Wonga: How not to grow a business

Wonga's recent collapse into administration was precipitated by some grave warning signs over its business practices. In this blog, we look at the lender's rise and fall.

There was a time when Wonga was arguably a true business success story.

The payday lender’s 2008 launch promised instant decisions to online borrowers seeking short-term credit. Backed heavily by private equity, the company grew quickly, and was hailed as one of a new breed of digital innovators in the finance industry.

When faced with criticism of its 5,883 per cent APR, the company responded by saying the short-term nature of its loans made the figure irrelevant.

The business grew. Profit tripled in 2011 to £45.8 million on revenues of £185 million as the company made 2.5 million loans. Circa 2013, the company had a revered algorithm, some of the best brains in tech, and a business model with designs on international expansion.

When it came to morals, you could say the payday lender helped more than it harmed. Its default rate on wholly unsecured personal loans was just 7.5 per cent, making the claims that its practices plunge people into poverty by design look a little silly.

It was also, believe it or not, wholly transparent as a service, with a homepage clearly displaying the cost of its loans over a given period of time that put the transparency of bank charges in the shade. Proponents of the model would, of course, argue that nobody forced people to borrow from them.

And then it went wrong.

The beginning of the end

It started with a 2013 regulatory shake up as the Office for Fair Trading ordered short-term lenders to clean up their act, with the Financial Conduct Authority announcing a cap on the total cost of a loan.

Errol Damelin, the chief executive and co-founder, quit that year. A new chairman promised to improve business practices, but with this came shrinking profits. In 2014, the company was banned from using a TV advert that failed to tell consumers of its 5,853 per cent annual interest rate.

Then there were reported losses of £80 million in 2015 and £66 million in 2016. Wonga’s maximum interest rate was capped at 1,509 per cent, but for a 14-day term.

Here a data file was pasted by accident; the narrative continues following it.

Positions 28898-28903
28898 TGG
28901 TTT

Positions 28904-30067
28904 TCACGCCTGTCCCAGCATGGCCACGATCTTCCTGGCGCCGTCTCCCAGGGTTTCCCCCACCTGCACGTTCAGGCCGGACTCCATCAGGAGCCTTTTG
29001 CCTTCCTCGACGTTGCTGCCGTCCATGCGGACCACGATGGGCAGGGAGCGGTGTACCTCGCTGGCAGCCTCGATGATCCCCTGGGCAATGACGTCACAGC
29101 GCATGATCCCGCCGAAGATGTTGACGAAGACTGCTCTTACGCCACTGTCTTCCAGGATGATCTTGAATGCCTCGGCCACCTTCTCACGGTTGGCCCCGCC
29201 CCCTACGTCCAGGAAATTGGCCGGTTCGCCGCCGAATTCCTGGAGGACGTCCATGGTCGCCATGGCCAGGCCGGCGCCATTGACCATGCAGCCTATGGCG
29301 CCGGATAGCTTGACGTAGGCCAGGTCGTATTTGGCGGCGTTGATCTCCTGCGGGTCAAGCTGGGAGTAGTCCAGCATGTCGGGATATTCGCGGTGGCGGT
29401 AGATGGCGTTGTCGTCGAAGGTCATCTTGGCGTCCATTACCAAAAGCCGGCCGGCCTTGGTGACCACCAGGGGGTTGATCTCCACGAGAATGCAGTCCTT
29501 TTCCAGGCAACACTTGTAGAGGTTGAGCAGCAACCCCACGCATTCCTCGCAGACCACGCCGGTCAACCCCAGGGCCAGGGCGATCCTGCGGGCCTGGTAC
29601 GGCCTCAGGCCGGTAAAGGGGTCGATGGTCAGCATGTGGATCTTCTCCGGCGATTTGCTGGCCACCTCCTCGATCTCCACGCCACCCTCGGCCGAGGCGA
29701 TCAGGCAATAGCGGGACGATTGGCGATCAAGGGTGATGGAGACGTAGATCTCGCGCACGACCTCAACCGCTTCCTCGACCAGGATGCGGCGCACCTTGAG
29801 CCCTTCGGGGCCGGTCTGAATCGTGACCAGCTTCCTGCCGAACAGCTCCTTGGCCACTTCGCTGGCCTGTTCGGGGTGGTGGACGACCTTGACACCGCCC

Claims management firms that targeted payday lenders set off a renewed torrent of complaints. Figures from the Financial Ombudsman showed complaints about Wonga jumping to 2,347 in the second half of 2017, from just 269 two years earlier.

Then, customer compensation claims linked to loans Wonga made before 2014 added to the firm’s woes. In August, the company finally collapsed into administration with an estimated 200,000 customers still owing more than £400 million, and administrators expected to sell the firm’s loan book for someone else to chase debts.

Citizens Advice says the number of payday loan problems have reduced significantly since the days before the cap on interest and charges. But the organisation also says that people still come to them after being sold loans they cannot pay back because rules on affordability are simply not good enough.

Short term lenders beware

It’s all a cautionary tale for today’s players in the short-term lending space. Wonga’s story certainly demonstrates the perils of greed in a loosely-regulated market.

But this spirit of greed was doused when the Financial Conduct Authority (FCA) introduced new rules for short-term lenders in January 2015. Interest rates are capped at 0.8 per cent per day, and customers can never repay more than twice the amount borrowed.

The perceived moral perameters were set, and it was a chance for a new start for the industry; a dawn of fairer and more responsible credit providers, with reasonable APRs, less legal pressure on debtors, and more responsibility towards vulnerable people in society.

Today, the industry is seeing new ideas and innovations arising. Operators where money is lent for three to 12 months are on the rise, with the omnipresent hook being a fast online or mobile application process, and money in your account quickly.

“There must be continued controls to ensure the short-term loans market doesn’t run into new crises”

Some players claim to be willing to lend to those on benefits or with CCJs, while there are also companies that reportedly offer ‘ethical loans’ with lower APRs, as well as social enterprises that present themselves as caring institutions with a palpable social conscience.

But despite the evidence suggesting the industry is moving towards a more ethical and sustainable model, there must be continued controls to ensure the short-term loans market doesn’t run into new crises.

In 2013, the leader of Unite the Union Len McCluskey said Wonga is an example of ‘vulture capital, picking wallets and purses clean’.

In this brave new world for short-term lending, finance providers must ensure that their processes are more scrupulous and their reputations are preserved – or risk being picked clean themselves to a skeleton of bad faith and bad debts.

Ben Lobel

Ella Swaniawski

Ben Lobel was the editor of SmallBusiness.co.uk and GrowthBusiness.co.uk from 2010 to 2018. He specialises in writing for start-up and scale-up companies in the areas of finance, marketing and HR.

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